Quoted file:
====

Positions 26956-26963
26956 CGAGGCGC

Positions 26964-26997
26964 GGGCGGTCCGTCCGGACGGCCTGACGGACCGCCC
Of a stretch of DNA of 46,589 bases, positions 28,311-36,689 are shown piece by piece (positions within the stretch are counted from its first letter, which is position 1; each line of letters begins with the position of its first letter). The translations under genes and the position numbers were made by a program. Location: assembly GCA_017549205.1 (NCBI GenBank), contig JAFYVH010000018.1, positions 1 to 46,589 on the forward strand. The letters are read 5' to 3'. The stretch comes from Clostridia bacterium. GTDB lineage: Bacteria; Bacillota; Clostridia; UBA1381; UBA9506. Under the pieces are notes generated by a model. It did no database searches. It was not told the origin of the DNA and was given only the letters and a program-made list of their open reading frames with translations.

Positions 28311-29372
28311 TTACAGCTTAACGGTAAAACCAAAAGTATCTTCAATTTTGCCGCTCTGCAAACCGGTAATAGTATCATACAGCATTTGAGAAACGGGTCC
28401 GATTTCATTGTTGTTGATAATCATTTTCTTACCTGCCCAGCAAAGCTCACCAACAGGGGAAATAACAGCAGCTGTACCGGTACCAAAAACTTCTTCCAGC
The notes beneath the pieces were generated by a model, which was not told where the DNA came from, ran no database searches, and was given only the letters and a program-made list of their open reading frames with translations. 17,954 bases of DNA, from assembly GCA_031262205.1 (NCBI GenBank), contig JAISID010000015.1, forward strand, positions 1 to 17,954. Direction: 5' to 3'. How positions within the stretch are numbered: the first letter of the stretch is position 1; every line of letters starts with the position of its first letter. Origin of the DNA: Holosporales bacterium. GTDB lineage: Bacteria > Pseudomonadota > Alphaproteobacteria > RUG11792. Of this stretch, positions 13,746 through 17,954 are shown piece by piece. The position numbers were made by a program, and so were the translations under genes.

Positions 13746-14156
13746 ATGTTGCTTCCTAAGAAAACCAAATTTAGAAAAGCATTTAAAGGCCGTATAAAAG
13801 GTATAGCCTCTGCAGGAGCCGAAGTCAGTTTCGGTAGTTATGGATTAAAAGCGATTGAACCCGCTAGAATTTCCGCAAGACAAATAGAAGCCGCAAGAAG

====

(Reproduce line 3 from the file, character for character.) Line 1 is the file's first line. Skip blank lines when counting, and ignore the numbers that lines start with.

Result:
Positions 26964-26997